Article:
90. 90.
    Banerjee G, Kim HJ, Fox Z, Jager HR, Wilson D, Charidimou A, Na HK, Na DL, Seo SW, Werring DJ (2017) MRI-visible perivascular space location is associated with Alzheimer’s disease independently of amyloid burden. Brain 140:1107–1116PubMedCrossRefGoogle Scholar
  91. 91.
    Laveskog A, Wang R, Bronge L, Wahlund LO, Qiu C (2018) Perivascular spaces in old age: assessment, distribution, and correlation with white matter hyperintensities. Am J Neuroradiol 39:70–76PubMedCrossRefGoogle Scholar
  92. 92.
    Lee WJ, Jung KH, Ryu YJ, Kim JM, Lee ST, Chu K, Kim M, Lee SK, Roh JK (2018) Association of cardiac hemodynamic factors with severity of white matter hyperintensities in chronic valvular heart disease. JAMA Neurol 75:80–87PubMedCrossRefGoogle Scholar
  93. 93.
    Shams S, Granberg T, Martola J, Charidimou A, Li X, Shams M, Fereshtehnejad SM, Cavallin L, Aspelin P, Wiberg-Kristoffersen M, Wahlund LO (2017) Cerebral microbleeds topography and cerebrospinal fluid biomarkers in cognitive impairment. J Cereb Blood Flow Metab 37:1006–1013PubMedCrossRefGoogle Scholar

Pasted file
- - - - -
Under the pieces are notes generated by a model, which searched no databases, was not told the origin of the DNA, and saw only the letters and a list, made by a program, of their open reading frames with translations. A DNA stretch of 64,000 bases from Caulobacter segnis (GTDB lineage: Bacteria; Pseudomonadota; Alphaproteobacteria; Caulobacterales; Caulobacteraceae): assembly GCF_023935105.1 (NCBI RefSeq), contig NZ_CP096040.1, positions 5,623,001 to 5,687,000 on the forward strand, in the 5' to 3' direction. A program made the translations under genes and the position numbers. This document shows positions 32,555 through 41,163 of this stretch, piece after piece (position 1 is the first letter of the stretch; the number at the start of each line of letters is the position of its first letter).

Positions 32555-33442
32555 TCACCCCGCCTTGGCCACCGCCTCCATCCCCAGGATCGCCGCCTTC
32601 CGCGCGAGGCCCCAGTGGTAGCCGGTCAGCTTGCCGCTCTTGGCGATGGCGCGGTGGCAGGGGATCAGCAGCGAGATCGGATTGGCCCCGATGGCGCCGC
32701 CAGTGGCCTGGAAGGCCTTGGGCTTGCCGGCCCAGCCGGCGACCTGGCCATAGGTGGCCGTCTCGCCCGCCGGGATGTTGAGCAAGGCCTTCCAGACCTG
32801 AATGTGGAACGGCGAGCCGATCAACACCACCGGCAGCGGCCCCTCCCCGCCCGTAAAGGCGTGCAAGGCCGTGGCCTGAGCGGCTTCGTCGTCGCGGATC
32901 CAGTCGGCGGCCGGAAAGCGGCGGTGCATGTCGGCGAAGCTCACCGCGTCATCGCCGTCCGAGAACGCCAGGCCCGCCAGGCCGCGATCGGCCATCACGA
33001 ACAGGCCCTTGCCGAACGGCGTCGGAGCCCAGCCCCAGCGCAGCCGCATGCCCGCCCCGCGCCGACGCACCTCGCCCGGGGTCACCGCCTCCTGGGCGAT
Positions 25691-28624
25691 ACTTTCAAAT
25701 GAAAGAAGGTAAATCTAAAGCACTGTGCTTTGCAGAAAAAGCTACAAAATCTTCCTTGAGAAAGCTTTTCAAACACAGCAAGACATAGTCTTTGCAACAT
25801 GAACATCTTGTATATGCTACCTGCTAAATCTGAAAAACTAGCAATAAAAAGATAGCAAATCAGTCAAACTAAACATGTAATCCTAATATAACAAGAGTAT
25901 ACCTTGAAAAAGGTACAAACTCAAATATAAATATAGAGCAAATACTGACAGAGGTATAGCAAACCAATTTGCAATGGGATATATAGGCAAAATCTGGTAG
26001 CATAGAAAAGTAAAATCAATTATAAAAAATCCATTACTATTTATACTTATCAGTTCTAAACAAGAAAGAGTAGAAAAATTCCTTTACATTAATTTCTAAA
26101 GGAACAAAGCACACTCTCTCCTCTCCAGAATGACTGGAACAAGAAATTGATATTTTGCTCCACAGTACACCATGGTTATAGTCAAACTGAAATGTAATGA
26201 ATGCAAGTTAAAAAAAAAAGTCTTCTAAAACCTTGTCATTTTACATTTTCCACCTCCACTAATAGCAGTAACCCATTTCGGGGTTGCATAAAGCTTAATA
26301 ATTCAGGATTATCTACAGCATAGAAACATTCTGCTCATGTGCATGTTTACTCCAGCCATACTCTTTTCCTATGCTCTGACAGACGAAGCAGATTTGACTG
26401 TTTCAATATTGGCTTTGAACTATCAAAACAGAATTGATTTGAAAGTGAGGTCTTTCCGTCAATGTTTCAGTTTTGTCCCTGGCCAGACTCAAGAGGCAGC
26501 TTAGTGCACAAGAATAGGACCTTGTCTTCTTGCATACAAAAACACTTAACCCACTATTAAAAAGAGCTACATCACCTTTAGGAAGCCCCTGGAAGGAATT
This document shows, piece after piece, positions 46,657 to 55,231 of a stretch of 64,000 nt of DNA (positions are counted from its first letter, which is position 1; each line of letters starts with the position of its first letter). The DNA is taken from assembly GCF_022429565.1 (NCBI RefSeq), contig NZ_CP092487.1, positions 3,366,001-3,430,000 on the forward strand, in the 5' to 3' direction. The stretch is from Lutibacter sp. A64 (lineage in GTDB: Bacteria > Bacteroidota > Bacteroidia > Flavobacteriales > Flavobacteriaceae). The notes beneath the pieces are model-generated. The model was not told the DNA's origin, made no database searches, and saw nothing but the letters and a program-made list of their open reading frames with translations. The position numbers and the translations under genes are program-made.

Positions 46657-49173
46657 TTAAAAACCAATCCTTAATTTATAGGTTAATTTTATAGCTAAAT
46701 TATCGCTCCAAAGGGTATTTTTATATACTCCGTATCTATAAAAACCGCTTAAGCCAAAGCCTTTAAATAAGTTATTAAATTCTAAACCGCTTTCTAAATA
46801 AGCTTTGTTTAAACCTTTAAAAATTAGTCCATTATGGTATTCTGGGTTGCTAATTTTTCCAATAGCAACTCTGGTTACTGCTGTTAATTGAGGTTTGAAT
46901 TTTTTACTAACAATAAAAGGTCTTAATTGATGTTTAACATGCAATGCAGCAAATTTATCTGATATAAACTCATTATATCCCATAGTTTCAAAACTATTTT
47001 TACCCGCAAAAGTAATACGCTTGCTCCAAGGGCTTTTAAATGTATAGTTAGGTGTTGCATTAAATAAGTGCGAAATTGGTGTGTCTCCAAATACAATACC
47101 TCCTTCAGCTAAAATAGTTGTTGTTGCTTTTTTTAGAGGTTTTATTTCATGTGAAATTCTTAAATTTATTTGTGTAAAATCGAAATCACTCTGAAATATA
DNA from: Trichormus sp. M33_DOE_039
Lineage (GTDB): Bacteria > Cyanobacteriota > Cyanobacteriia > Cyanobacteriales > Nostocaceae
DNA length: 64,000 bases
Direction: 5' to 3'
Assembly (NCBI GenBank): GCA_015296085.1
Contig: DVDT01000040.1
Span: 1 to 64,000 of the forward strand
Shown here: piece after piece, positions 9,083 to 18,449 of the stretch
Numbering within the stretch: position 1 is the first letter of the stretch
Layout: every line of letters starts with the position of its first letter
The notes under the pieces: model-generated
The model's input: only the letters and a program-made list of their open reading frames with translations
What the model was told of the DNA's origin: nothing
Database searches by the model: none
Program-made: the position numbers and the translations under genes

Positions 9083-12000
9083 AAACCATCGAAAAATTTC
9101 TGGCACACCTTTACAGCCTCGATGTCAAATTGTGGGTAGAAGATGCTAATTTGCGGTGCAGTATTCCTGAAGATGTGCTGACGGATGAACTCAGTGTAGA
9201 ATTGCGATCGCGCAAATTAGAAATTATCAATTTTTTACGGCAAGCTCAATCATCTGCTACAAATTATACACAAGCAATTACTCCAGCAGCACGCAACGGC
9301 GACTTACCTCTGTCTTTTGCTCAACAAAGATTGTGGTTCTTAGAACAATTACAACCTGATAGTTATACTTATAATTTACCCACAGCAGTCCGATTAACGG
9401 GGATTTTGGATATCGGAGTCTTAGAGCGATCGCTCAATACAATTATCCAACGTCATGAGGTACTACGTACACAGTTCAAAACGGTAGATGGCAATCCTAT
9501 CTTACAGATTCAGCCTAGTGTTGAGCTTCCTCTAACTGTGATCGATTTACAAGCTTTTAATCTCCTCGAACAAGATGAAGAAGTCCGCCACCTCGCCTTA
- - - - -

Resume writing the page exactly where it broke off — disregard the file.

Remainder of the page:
94. 94.
    Akoudad S, Portegies ML, Koudstaal PJ, Hofman A, van der Lugt A, Ikram MA, Vernooij MW (2015) Cerebral microbleeds are associated with an increased risk of stroke: the Rotterdam study. Circulation 132:509–516PubMedCrossRefGoogle Scholar
  95. 95.
    Laible M, Horstmann S, Mohlenbruch M, Wegele C, Rizos T, Schuler S, Zorn M, Veltkamp R (2015) Renal dysfunction is associated with deep cerebral microbleeds but not white matter hyperintensities in patients with acute intracerebral hemorrhage. J Neurol 262:2312–2322PubMedCrossRefGoogle Scholar
  96. 96.
    Romero JR, Preis SR, Beiser A, DeCarli C, Viswanathan A, Martinez-Ramirez S, Kase CS, Wolf PA, Seshadri S (2014) Risk factors, stroke prevention treatments, and prevalence of cerebral microbleeds in the Framingham Heart Study. Stroke 45:1492–1494PubMedPubMedCentralCrossRefGoogle Scholar